Like the passing love affairs that Donald Trump has with each new wife, cracks seem to be appearing in the I-Heart-Obama campaign by American media. Today’s article by marketing columnist Denny Hatch is a fair criticism of PR gaffes by the current administration. And this critique is from a man who was an unabashed supporter of the current president. Regardless of your political bent, his comments are right on the mark when it comes to perception vs. reality. It’s an interesting read: http://www.targetmarketingmag.com/article/barack-obama-ceos-dont-understand-art-science-public-relations/2. What’s more, among the many links in the article regarding possible replacements for his presidential press secretary (both Democrats & Republicans), I found this particular video clip from an interview with George Will on the Charlie Rose show circa 2008. Note this juicy quote: “The three great love affairs in world history were Romeo & Juliet, Abelard and Heloise and the American Media and Barack Obama. And we’ll see how long this one lasts.”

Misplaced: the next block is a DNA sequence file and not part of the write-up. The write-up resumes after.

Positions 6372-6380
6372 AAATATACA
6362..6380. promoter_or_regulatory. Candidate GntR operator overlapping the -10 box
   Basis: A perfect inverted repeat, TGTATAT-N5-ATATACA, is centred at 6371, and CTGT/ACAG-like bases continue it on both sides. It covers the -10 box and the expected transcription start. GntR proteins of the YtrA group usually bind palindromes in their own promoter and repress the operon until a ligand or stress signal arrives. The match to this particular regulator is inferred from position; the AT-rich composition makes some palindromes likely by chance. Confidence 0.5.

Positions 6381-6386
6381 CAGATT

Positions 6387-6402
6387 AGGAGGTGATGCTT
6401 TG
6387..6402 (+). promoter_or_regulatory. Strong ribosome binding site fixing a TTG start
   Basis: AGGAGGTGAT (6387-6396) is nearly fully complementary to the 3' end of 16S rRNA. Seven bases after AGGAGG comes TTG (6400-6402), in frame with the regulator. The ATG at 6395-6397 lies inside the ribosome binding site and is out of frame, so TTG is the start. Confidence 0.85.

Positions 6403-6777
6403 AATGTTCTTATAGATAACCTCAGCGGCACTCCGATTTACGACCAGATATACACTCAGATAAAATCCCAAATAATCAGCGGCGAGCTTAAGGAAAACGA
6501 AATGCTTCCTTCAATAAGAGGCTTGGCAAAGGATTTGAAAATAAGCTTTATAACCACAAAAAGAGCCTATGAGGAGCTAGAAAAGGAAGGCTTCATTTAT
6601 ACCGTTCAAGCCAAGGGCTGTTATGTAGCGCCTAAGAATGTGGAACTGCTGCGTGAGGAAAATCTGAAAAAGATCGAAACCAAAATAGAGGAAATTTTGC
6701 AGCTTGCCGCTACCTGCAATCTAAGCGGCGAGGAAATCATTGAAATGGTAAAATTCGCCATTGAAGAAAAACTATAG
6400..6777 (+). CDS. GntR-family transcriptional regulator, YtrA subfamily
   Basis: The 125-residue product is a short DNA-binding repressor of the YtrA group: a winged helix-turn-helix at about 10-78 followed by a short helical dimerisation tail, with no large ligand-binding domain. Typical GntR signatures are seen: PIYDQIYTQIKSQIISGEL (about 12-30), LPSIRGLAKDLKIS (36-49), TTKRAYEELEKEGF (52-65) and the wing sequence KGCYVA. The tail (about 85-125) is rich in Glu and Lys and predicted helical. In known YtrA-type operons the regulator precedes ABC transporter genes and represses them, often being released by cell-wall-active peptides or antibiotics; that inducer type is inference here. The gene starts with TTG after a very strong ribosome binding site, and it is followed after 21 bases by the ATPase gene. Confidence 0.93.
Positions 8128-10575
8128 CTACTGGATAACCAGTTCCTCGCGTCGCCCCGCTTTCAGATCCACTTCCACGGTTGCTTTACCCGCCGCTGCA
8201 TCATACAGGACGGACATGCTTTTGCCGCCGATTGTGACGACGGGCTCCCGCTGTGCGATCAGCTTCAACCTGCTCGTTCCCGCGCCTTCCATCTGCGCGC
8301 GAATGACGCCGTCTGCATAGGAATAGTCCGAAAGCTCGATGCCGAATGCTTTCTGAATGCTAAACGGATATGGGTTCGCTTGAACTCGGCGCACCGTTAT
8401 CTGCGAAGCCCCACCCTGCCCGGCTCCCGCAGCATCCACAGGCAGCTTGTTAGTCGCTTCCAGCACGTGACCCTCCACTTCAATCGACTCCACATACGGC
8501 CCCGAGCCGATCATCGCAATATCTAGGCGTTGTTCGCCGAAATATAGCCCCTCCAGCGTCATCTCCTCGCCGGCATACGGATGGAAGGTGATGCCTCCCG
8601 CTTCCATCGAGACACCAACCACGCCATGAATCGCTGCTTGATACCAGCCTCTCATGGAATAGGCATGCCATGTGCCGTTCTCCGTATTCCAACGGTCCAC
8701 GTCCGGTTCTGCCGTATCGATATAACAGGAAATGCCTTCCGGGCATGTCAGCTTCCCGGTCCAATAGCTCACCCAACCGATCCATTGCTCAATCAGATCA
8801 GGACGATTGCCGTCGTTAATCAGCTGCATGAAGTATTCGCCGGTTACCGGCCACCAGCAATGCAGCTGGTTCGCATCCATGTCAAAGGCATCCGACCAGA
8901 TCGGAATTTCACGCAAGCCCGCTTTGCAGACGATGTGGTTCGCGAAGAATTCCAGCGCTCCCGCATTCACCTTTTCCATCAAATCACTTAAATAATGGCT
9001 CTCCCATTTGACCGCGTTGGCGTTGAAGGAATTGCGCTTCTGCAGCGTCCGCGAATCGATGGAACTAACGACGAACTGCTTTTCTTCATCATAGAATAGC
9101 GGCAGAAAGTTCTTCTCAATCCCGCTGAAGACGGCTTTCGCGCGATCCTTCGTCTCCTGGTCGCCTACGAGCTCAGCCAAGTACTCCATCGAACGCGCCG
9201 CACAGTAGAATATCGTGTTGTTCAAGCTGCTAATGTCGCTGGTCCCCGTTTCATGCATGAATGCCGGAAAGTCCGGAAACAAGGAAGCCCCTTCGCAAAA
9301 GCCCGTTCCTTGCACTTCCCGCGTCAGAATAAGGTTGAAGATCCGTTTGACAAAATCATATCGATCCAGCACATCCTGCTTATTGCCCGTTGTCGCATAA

According to an article from the Washington Post http://www.washingtonpost.com/wp-dyn/content/article/2010/05/14/AR2010051405390.html?hpid=topnews, Toyota recently conducted opinion polls designed to test messages that would discredit researchers who criticized the company’s actions following the sticky accelerator problems of recent months. At the heart of the story, are the actions of a polling firm (and its associated PR agency) that were designed to debunk the credibility of experts who testified before Congress about Toyota’s failure to respond adequately to this safety issue. And there you have what seems to be a straightforward story: influencing public opinion using research practices designed to directly attack “unfair or false assertions.” However, the story seems even more misleading, or confusing the more you read: the individuals involved appear to already be biased against the automaker! One is an auto industry safety consultant who authors a blog critical of Toyota. The other man is an auto technology professor in Illinois who conducted a study that supposedly revealed Toyota engine design flaws. (Toyota officials claim the same test would generate the same results for all automobiles.) Oh, and by the way, the safety consultant works with victims’ attorneys. Is the headline of this story misleading? The idea of intimidating witnesses is wrong and likely illegal, but what of the credibility of the witnesses themselves? If your business was threatened by nasty bloggers (allied with lawyers intent on destroying your company or suing you for millions) or a “test” conducted by a vocal critic, wouldn’t you deem it fair to present the facts and tell your side of the story? It goes on every single day in American politics with candidates and elected officials fighting each other through research, opinion polls, pseudo-science, etc. Case in point: When was the last time you had a rational conversation with someone about the Theory of Global Warming (now called “Climate Change” by proponents) without getting into a heated discussion–pun intended–with someone who has plenty of evidence and science that appears to be politically motivated? Ugh.